New research from IPE and Stirling Capital Partners suggests appetite for infrastructure is moderating among institutional investors.
The survey of 77 investors from 26 countries, conducted in October and November of this year, recorded a drop in the proportion of investors with “definite plans” to invest in the future, from 13.9% last year to 6.1%.
But the proportion that “may invest in infrastructure in the future” remained stable at just above 63%. Overall, the survey shows a slight drop in the proportion of respondents investing in the asset class, from 65% last year to 57%.
The most highly cited reason this year was “unsuitability of investment structures and vehicles”
Existing allocations to the asset class look set to be maintained over the next 18 months with 59.1% of respondents expecting a rise (63.2% in 2013), 36.4% expecting limited movement (31.6% in 2013) and 4.6% predicting a drop (5.3% in 2013).
The survey revealed that illiquidity is becoming less of a perceived obstacle to infrastructure investments. More than half (55.8%) said liquidity was important in an infrastructure portfolio, compared with 45.6% last year. One-quarter (25.6%) said liquidity was “somewhat important”, down from 31.1% in 2013, although the proportion that said illiquidity was “very important” rose from 11.1% to 14%.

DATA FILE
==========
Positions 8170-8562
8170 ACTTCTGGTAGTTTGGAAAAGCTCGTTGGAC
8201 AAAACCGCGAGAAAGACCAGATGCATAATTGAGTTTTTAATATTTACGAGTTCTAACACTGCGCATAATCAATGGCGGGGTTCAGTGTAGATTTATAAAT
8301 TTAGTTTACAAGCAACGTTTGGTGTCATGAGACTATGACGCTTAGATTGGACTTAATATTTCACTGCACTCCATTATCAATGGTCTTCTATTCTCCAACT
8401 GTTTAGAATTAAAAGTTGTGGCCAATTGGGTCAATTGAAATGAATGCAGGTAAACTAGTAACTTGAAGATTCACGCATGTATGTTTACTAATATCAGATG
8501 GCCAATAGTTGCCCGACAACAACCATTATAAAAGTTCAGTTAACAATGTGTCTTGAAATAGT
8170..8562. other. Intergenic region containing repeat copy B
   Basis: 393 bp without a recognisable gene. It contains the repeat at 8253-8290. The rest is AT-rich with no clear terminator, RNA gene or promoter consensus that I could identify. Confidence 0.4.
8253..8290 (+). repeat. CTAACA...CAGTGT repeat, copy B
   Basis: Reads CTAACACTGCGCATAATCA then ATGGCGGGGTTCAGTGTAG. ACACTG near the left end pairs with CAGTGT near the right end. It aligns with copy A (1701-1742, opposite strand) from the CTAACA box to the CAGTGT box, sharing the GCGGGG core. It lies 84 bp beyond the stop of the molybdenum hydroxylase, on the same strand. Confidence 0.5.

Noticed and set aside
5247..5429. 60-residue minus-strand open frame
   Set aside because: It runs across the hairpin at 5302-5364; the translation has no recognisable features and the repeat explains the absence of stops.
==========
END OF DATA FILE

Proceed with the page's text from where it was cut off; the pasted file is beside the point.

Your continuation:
For those not invested in the asset class, the proportion that cited illiquidity as the main reason fell from 48.6% in 2013 to 30.3%.
The most highly cited reason this year (at 33.3%) was “unsuitability of investment structures and vehicles”, up from 14.3% in 2013.
Not being “persuaded by risk/return or diversification properties” rose from 25.7% to 30.3%, but being “too small to make a meaningful allocation” fell from 31.4% to 24.2%.
A “lack of internal resource to undertake due diligence” rose from 25.7% to 30.3%, while “fees” fell from 20% to 15.2%. A “lack of suitable external advice” remained stable (from 8.6% to 9.1%).
The survey suggests more investors are placing infrastructure within ‘alternatives’ portfolios. The proportion taking this approach was the biggest at 33.3%, up from 28.6% in 2013. Last year’s top answer was a “standalone” allocation, but this has dropped from 32.1% to 31% in this year’s survey.
There was also clear preference for infrastructure equity versus infrastructure debt. Two-thirds (65.9%) are invested in the former (up from 43.8%), 9.1% in the latter (up from 4.2%), and 25% in both (down from 52.1%).
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